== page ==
Aerial images of tsunami-battered coastlines suggest the world map may be changed forever, with chunks of land sinking into the sea. But did the quake and the killer wave it spawned really significantly reshape the Indian Ocean's outline? Scientists say probably not.
Almost all the apparent land fragmentation is likely due to temporary flooding, experts say. However, there are signs -- still too early to verify -- that a handful of isolated Indian islands near the center of the quake or its aftershocks may indeed have changed.
Cecep Subarya, of Indonesia's National Coordination Agency for Surveys and Mapping, says no new islands have been spotted, and no existing islands have been seen to vanish or split up off the northwest coast of Indonesia's Sumatra island, the earthquake's epicenter.
Nor has Sumatra's coast been reshaped, he said.
Experts say nearly all the rest of the region is too far from the epicenter for the physical geography to have been affected. Those areas look different now because of flooding from the tsunami, but the water will recede.
One exception may be the Andaman and Nicobar islands. Experts say it's possible that the Indian archipelago, some of it about 150 kilometers (90 miles) off northwestern Sumatra and in the general location of strong aftershocks, may have been changed for good.
Local Coast Guard Commander Anil Pokhariyal said his aerial survey of the islands indicated that one may have been cut in two and another divided into three since the disaster. A third island, Sentinelese, appears to be reshaped, he said.
"A long stretch of coral reef, which used to be under the sea, has now emerged overland," he said. "The island appears to have tilted -- one side submerged and the other emerging above water."
Change measured in centimeters
However, it is not yet clear whether such reported changes are due to the tsunami, which creates only temporary changes, or to the quake, which can make permanent ones, said Christophe Vigny, a geophysicist at France's National Center for Scientific Research in Paris.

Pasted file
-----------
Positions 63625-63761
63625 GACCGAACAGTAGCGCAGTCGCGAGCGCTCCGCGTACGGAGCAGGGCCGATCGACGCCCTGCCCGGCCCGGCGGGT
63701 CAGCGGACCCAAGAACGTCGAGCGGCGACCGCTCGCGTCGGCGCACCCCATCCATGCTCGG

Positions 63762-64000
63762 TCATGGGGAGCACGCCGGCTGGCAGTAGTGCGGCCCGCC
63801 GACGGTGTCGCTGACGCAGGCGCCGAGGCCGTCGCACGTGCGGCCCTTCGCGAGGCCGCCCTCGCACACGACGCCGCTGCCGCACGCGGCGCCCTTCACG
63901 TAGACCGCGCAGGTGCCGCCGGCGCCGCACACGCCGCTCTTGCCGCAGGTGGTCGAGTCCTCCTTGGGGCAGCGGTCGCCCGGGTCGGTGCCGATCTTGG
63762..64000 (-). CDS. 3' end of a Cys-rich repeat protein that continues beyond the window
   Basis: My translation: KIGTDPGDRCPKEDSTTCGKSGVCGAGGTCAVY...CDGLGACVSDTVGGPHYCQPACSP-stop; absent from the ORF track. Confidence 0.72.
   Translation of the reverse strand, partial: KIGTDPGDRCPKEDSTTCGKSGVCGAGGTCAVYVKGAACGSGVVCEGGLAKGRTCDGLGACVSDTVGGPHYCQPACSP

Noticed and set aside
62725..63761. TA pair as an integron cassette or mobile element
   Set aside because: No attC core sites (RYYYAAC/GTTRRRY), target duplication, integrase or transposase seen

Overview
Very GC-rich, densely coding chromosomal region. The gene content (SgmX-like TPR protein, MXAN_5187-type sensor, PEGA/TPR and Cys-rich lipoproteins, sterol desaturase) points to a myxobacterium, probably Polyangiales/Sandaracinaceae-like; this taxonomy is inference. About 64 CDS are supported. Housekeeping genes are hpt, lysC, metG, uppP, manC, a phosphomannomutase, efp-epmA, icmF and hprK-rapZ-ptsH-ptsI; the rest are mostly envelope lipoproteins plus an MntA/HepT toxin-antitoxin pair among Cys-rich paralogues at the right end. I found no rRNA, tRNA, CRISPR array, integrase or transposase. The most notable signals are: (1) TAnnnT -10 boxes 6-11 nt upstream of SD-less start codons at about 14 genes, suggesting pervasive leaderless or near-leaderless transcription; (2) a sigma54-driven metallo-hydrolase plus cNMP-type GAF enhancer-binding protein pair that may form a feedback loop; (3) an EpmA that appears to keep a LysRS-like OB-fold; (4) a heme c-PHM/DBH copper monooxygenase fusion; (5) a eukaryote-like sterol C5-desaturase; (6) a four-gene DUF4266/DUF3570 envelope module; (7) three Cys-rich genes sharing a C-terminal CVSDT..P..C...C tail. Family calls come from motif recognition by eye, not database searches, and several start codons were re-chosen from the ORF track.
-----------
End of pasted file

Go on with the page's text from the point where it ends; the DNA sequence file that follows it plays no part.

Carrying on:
In Sumatra, study results due within the next three weeks will verify whether any apparent changes are the result of temporary floodwater cover or real remolding, Subarya said. If the landscape has been reformed, he said, it is likely to have been only by centimeters (fractions of inches) -- an invisible difference.
He said the entire island had apparently moved a few centimeters closer to India immediately after the quake, but measurements taken Tuesday showed it has mostly moved back in the week since the disaster.
Major immediate landscape changes are more likely to be caused by volcanoes than earthquakes, scientists say. For instance, the 1883 explosive eruption of Indonesia's volcanic Krakatoa island left only one-third of the island above sea level and formed nearby new islands of pumice and ash.
Wave shape dictates impact
The Dec. 26 tsunami hammered some Indian Ocean coastlines harder than others, and scientists say several factors explain why.
Part of the reason was the wave's shape, Vigny said.
It formed in a north-south line along the quake's fault line, sending the water's full force east toward Thailand and West toward Sri Lanka and India. Bangladesh escaped unscathed because its coast is relatively far north of the epicenter and faces south.
Myanmar has reportedly suffered less than some neighboring countries. However, scientists believe its proximity to Sumatra means it likely took a hard hit, and are skeptical of the ruling military junta's claims of light damage.
"Many scientists think the wave should have hit the southern coast of Myanmar. There is no reason why the wave should not get there," Vigny said.
Another reason the tsunami's impact varied in neighboring locations is that, while the wave's height is almost uniform in deep water, its force and behavior are influenced by the shape of the ocean floor when it approaches land. The sea floor shape can either focus or hamper the wave, and since every basin is slightly different, so is every wave.
For example, a steep drop-off from the coastline to the open sea -- rather than a shallow slope -- can form a natural barrier that tames a wave's ferocity.
"Every wave has its own interaction with the coastline," Vigny said.